Here are the top business, market, and economic stories you should be watching today in the UK, Europe, and abroad:
Caterer Compass dives
Shares in FTSE 100 catering company Compass (CPG.L) slid 5.7% on Tuesday after warning of “deteriorating” conditions in Europe.
Compass said it was starting a cost cutting programme that would cost £300m over the next two years as it steels itself for a declining market in Europe.
“We are not immune to the macro environment,” chief executive Dominic Blakemore said.
“Deteriorating business and consumer confidence in Europe has impacted our Business & Industry volumes, new business activity and margin. Given these trends, we are taking prompt action in Europe and certain Rest of World markets to adjust our cost base.
“As well as offsetting short-term margin pressures, by taking this action from a position of strength, we will be better placed to capitalise on future growth opportunities.”
The cuts were announced alongside full-year results. Compass’ revenue rose 8.8% to £24.8bn but profit fell 5.4% to £1.6bn as the business began cost cutting.
Pets at Home pops
Shares in Pets at Home (PETS.L) surged almost 10% after the retailer told investors to expect full-year profit to come in at the top end of forecasts.
The group reported a 7.8% jump in half-year sales and a 18.9% surge in underlying pre-tax profit to £45m. Pets at Home now expects full-year profit to be at the top of its guided £87m to £93m range.
“We have executed our plans well and this has been reflected in the strong customer sales growth across the group,” chief executive Peter Pritchard said.
“We have much to look forward to in 2019-20 and beyond, and we now expect to return to profit growth a year ahead of our original plan.”
Topps Tiles hit by election
Flooring retailer Topps Tiles (TPT.L) has blamed the snap general election for poor recent sales.
“Trading conditions have become more challenging, with consumer demand weakening further since the General Election was called in late October,” chief executive Matthew Williams said Tuesday.
“Against this backdrop of heightened political and economic uncertainty, like-for-like sales in the first eight weeks have declined.”
Sales fell 7.2% in the first eight weeks of Topps’ new financial year, the company said.
Revenue rose 1.1% to £219.2m in the last financial year, while pre-tax profit shrunk 1.6% to £12.5m.
“Whilst we expect external events will continue to weigh on consumer confidence for the immediate future, we remain confident that our market-leading retail offer and growing commercial operations give us a strong platform from which to deliver sustainable growth over the medium and long term,” Williams said.
Shares fell 3.6%.
De La Rue (DLAR.L) on Tuesday said that half-year profits fell 87% to £2.2m, with the banknote and passport maker announcing a suspension of dividend payments amid an investigation for suspected corruption.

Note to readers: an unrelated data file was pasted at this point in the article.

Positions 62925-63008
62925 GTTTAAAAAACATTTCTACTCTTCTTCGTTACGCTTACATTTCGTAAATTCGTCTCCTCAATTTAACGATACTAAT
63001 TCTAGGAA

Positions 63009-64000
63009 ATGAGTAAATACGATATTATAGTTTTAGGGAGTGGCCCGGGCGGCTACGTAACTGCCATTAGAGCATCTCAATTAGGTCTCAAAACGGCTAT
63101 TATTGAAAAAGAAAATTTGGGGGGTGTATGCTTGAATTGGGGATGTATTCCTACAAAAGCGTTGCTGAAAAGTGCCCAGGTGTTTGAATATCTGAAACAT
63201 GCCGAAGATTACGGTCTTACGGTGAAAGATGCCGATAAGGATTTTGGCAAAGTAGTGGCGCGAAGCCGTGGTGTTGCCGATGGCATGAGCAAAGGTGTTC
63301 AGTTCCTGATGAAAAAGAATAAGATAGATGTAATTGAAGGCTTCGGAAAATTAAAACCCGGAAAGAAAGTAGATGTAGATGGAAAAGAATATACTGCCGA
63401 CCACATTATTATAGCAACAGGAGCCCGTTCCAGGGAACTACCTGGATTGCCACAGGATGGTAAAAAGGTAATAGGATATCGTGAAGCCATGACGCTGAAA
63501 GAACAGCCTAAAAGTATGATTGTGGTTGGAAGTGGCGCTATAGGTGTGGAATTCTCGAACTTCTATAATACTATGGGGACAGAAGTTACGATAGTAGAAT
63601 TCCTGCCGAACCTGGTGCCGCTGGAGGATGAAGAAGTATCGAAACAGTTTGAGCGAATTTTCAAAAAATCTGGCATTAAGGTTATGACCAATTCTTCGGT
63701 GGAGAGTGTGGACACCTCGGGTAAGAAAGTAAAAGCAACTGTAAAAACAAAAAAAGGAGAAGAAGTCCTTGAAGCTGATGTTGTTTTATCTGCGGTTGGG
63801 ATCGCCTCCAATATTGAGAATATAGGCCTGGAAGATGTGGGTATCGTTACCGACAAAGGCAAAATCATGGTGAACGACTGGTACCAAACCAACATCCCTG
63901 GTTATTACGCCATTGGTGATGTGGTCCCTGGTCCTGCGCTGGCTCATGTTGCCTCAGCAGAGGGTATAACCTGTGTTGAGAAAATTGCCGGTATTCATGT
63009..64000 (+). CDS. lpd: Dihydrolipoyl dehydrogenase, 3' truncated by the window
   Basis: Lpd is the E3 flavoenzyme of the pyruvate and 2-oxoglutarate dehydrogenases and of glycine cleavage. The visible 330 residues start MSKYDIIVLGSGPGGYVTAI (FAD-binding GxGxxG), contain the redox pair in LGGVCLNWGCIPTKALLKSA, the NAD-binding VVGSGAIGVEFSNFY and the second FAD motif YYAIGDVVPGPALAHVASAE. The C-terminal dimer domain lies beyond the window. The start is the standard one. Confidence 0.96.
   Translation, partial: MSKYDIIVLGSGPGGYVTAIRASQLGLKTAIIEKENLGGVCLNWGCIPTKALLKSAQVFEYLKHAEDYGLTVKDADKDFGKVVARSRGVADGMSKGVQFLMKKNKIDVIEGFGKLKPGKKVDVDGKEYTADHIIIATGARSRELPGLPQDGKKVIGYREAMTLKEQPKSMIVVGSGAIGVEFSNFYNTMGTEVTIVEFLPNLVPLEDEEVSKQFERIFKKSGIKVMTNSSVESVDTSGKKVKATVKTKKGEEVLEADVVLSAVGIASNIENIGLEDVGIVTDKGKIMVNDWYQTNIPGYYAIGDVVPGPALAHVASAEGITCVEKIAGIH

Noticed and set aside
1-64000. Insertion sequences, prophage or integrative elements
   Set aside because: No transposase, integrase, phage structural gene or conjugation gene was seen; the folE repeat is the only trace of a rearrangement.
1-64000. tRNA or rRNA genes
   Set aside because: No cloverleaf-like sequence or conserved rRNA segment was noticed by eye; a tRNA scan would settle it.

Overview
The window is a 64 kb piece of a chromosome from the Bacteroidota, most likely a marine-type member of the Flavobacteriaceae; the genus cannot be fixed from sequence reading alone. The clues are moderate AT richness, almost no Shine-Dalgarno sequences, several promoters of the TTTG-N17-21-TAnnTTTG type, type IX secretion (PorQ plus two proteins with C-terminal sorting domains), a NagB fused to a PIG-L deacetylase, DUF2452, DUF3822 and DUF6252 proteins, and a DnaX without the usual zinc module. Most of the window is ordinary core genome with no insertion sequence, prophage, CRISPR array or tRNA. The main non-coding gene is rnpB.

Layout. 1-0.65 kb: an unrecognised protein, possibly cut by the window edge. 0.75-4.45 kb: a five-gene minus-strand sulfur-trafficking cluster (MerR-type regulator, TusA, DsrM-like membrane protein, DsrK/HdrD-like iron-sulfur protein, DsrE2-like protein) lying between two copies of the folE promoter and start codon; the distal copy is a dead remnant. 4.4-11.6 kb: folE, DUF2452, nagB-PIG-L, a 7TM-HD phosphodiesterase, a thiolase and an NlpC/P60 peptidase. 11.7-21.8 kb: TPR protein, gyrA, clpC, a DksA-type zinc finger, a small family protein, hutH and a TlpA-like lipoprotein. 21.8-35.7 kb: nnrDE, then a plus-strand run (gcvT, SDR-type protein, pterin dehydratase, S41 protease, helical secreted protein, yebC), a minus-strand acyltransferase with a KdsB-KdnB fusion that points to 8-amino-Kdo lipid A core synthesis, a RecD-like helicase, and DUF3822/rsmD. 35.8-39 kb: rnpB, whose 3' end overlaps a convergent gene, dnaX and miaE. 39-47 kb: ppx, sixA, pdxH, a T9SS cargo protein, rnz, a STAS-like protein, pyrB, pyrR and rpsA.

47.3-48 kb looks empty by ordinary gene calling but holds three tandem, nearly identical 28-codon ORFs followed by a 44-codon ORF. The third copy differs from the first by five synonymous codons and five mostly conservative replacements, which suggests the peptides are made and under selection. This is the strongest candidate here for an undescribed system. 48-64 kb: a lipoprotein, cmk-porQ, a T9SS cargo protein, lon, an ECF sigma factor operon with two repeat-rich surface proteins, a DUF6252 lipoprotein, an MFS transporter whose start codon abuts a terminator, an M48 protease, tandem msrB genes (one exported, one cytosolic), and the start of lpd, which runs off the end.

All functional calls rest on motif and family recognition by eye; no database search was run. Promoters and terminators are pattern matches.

The profit plunge was mainly driven by a near 300% decline in profits in its banknote business, which lost £12.5m in the six months to the end of September.
De La Rue blamed “lower volumes and margin due to adverse product mix” in the “increasingly competitive” market. Overall, revenue fell nearly 15% to £206m in the period.
The company last month warned that profits would come in “significantly lower” than expectations, its fourth profit warning in less than two years.
The UK’s top financial watchdog has moved to ban the advertising of high-risk ‘mini-bond’ investments online after a series of collapses that have left investors nursing millions in losses.
The Financial Conduct Authority (FCA) on Tuesday announced it was banning the mass marketing of mini-bonds to ordinary investors. The ban will come into force from January and will remain in place for at least 12 months while the FCA draws up permanent rules for the new sector.
Mini-bonds are high-interest fixed-term debt products — for example, a bond issuing 7% interest over 5 years. Bonds were traditionally only marketed to sophisticated public market investors but the internet, the low interest rate environment, and pension freedoms have led to a boom in these products being marketing to regular individuals.
While these investments often offer an eye-catching rate of return, the companies behind them often run a high risk of going bust and leaving investors with nothing. An estimated £1bn has been lost from mini-bond firms going under so far this year, according to BondReview.co.uk, a blog that follows the space. Many companies also downplay or hide the risks associated with the investment, often by claiming its falsely ISA eligible.
In one of the year's most anticipated stock offerings, the Alibaba stock price rose by 6.65% to close at HK$187.70, up from the HK$176 opening price.
The share rise helped it raise about $11.3bn (£8.8bn) in its secondary listing — making it the year’s largest initial public offering (IPO), overtaking Uber (UBER) for the top spot, according to data firm Dealogic. In May, the ride-hailing firm raised $8.1bn in its New York debut listing.
Markets trade sideways
European markets were trading sideways on Tuesday.
Connor Campbell, a financial analyst at spread betting firm SpreadEx, said the lack of momentum “reflects a lack of trade deal updates this Tuesday.”
“Though there was a call between key players Liu He, Robert Lighthizer and Steven Mnuchin, the post-discussion statement claiming that ‘both sides discussed resolving core issues of common concern’, had ‘reached consensus on how to resolve related problems’ and agreed to ‘stay in contact’ over their remaining differences was a tad too vague to spark significant growth,” he said.
What to expect in the US
49 companies are reporting in the US later today, including: